8 tips on being a productive skeptic in your workplace

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There’s a fine line between being a team player at work and being a pain in your boss’s neck. Those who walk the line gracefully are what we might call “productive skeptics.” They are willing to openly question the premise or logic or value of an idea, and they somehow manage to do this without building a reputation for being a naysayer or difficult to work with.

How can you be a productive skeptic in your own workplace? The better question might be how you become one—because it is a process, requiring intentionality on the part of the would-be critic.

In our Quartz at Work (from home) workshop on Feb. 4, Jim Detert, a professor at the University of Virginia Darden Graduate School of Business and author of the forthcoming book Choosing Courage: The Everyday Guide to Being Brave at Work, offered a host of advice on how to marshal the pluck and goodwill that every skeptic needs to be successful.

Click the image above for the complete video playback. For a recap of his top tips, read on.

Stop equating courageous acts with martyrdom

Yes, that whistleblower who lost everything, the one you read about in the paper, represents an important type of courage we need in the world’s workplaces, Detert said. But just as vital are the everyday behaviors that keep companies from going off track. Courage, he said, is simply the choice to do “a worthy act despite the risks.”

Develop your skill at this

Plenty of us might be described as born skeptics, but not many of us naturally understand how to steer the energy productively. It’s something that you can work on, though.

When you start feeling like you might be ready to confront something that makes you sweat, “sitting at home in an armchair with a drink just thinking about how you’ll act is not going to be enough.” Try your best to practice under the same sort of pressure-filled conditions you are sure to face in the moment. At Detert’s leadership lab, he sometimes brings in actors from a local improv theater to sit around the table with a student who is instructed to try to sell them an idea. As the actors put the students through their paces, Detert’s lab measures the students’ heart rate and other physiological responses. You might not go to such lengths, but you can do better than just daydreaming about what you would say if given the chance.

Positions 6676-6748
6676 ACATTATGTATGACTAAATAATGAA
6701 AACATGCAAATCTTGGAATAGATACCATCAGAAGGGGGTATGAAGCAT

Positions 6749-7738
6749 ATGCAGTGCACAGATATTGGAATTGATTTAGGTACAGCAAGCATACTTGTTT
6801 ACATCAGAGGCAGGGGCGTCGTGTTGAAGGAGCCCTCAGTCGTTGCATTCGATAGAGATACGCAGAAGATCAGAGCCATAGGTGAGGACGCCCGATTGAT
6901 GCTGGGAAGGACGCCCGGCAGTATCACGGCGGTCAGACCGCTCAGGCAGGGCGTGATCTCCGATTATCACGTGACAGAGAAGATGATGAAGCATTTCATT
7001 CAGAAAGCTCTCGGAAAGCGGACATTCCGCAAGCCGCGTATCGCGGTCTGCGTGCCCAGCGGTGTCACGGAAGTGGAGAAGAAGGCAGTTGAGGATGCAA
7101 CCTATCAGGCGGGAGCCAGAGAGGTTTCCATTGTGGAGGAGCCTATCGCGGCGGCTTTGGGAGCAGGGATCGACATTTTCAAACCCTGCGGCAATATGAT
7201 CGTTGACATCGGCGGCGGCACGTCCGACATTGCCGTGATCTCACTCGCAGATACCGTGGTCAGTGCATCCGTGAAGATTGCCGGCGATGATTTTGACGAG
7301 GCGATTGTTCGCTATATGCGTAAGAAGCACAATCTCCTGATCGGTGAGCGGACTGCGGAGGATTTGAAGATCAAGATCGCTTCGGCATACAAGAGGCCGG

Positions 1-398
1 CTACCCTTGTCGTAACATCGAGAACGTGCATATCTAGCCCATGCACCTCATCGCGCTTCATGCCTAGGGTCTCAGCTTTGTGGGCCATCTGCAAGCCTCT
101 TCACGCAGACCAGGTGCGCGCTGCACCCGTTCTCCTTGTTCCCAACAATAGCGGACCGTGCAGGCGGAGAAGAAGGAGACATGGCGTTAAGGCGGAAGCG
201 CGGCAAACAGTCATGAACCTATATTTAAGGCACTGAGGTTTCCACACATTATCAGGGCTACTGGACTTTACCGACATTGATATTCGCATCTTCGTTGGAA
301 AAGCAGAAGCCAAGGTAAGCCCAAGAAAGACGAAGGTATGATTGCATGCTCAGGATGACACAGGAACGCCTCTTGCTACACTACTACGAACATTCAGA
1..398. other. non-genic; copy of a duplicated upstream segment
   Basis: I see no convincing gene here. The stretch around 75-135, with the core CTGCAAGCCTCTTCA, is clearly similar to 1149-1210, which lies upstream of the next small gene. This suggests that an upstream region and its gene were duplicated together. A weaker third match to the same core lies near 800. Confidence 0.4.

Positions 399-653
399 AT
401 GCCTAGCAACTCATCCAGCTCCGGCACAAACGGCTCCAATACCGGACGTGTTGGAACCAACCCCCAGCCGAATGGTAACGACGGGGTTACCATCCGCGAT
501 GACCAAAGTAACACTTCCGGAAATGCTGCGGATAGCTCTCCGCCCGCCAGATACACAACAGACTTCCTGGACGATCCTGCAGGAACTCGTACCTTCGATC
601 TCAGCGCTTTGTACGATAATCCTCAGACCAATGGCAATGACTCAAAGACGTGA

Choose your battles

This means knowing yourself well enough to know what’s genuinely important to you, “versus what’s a trigger that happens to make you angry or passionate,” Detert advised. Picking the right battles also comes down to timing. Is there momentum in the organization that suggests your idea can get traction? Have you recently cashed in other chips, which might suggest you hold off for a bit before taking another turn at playing the skeptic role?

Remember to follow through

If you successfully articulated your point at a meeting, please understand that it’s still unlikely you secured the real commitments you need to pull off whatever it was you were suggesting, Detert said. If you need another meeting to sort out the logistics, organize one. If you need certain resources to put behind your idea, ask for them.

Try to smooth any ruffled feathers

If your skepticism struck a sour note and your critique has offended a colleague, Detert said, “[d]o you take what might feel like a second courageous act and go talk to them and try to make things better?” Yes, reader, you do.

Before you take the courageous stand, make sure you can do so credibly

Two things successful skeptics usually have in abundance are warmth and competence. Their colleagues already see them as engaged, trustworthy people who have the organization’s best interests at heart. And they have put in the work to make sure their opinions are respected. This can take patience. Detert recounted the stories of executives who spent years biding their time and building up their credibility so that when opportunities to make big changes presented themselves, they were able to be effective advocates.

Be aware, biases abound. People from traditionally marginalized groups might find it harder to get credit for warmth or competence. Women, for example, often face a double bind, Detert said: If they act warm, they are frequently better liked but also misconstrued as being too soft; if they take charge, they might be viewed as competent but they’re also more likely to be disliked, whereas men exhibiting the same behaviors might be viewed as decisive and appropriately assertive.

Try building a “courage ladder”

Detert encourages would-be skeptics to make a list of actions they would like to take in the workplace, putting important but overwhelming ideas at the top and smaller, more manageable goals at the bottom. Then, work your way up the ladder. Each success will train you to better handle the next situation, whether in terms of your ability to articulate a problem, offer a clarifying solution, convince others, or do the necessary follow-up work.

If you’re a leader, consider an alternative to encouraging courage

“It’s become fashionable to say as a company that we as a company want to encourage courage,” Detert notes. Why is this problematic?

“When our strategy is to encourage courage, we are implicitly acknowledging that this is a scary place, because courage is only seen as necessary when people are afraid,” Detert said. “One of the ways I think leaders can themselves be courageous is to dedicate themselves to creating the conditions” where people can speak freely without feeling they need to summon courage to do it.